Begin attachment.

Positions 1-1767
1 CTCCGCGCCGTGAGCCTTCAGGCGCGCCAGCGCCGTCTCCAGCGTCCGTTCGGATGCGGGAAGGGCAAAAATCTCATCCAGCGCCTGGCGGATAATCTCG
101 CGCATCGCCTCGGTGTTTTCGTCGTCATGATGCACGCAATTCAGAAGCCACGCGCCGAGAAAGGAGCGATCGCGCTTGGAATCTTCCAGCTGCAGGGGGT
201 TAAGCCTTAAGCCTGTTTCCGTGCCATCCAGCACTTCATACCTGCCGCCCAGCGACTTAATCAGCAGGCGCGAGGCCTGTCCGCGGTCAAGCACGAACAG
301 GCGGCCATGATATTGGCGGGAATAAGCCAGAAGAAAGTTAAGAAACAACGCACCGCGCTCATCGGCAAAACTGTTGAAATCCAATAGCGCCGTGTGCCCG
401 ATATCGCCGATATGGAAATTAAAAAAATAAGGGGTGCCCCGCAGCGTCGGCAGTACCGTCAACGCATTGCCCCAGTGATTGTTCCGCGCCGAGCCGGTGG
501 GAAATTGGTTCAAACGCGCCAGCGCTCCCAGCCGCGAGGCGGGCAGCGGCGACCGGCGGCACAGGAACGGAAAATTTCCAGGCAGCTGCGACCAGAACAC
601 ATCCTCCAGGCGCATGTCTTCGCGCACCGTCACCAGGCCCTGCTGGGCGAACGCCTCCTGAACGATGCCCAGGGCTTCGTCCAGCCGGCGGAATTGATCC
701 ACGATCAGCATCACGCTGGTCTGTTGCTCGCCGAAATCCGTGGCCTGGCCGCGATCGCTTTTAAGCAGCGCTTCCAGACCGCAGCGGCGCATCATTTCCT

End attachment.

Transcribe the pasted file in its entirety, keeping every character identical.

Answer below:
Positions 1-1767
1 CTCCGCGCCGTGAGCCTTCAGGCGCGCCAGCGCCGTCTCCAGCGTCCGTTCGGATGCGGGAAGGGCAAAAATCTCATCCAGCGCCTGGCGGATAATCTCG
101 CGCATCGCCTCGGTGTTTTCGTCGTCATGATGCACGCAATTCAGAAGCCACGCGCCGAGAAAGGAGCGATCGCGCTTGGAATCTTCCAGCTGCAGGGGGT
201 TAAGCCTTAAGCCTGTTTCCGTGCCATCCAGCACTTCATACCTGCCGCCCAGCGACTTAATCAGCAGGCGCGAGGCCTGTCCGCGGTCAAGCACGAACAG
301 GCGGCCATGATATTGGCGGGAATAAGCCAGAAGAAAGTTAAGAAACAACGCACCGCGCTCATCGGCAAAACTGTTGAAATCCAATAGCGCCGTGTGCCCG
401 ATATCGCCGATATGGAAATTAAAAAAATAAGGGGTGCCCCGCAGCGTCGGCAGTACCGTCAACGCATTGCCCCAGTGATTGTTCCGCGCCGAGCCGGTGG
501 GAAATTGGTTCAAACGCGCCAGCGCTCCCAGCCGCGAGGCGGGCAGCGGCGACCGGCGGCACAGGAACGGAAAATTTCCAGGCAGCTGCGACCAGAACAC
601 ATCCTCCAGGCGCATGTCTTCGCGCACCGTCACCAGGCCCTGCTGGGCGAACGCCTCCTGAACGATGCCCAGGGCTTCGTCCAGCCGGCGGAATTGATCC
701 ACGATCAGCATCACGCTGGTCTGTTGCTCGCCGAAATCCGTGGCCTGGCCGCGATCGCTTTTAAGCAGCGCTTCCAGACCGCAGCGGCGCATCATTTCCT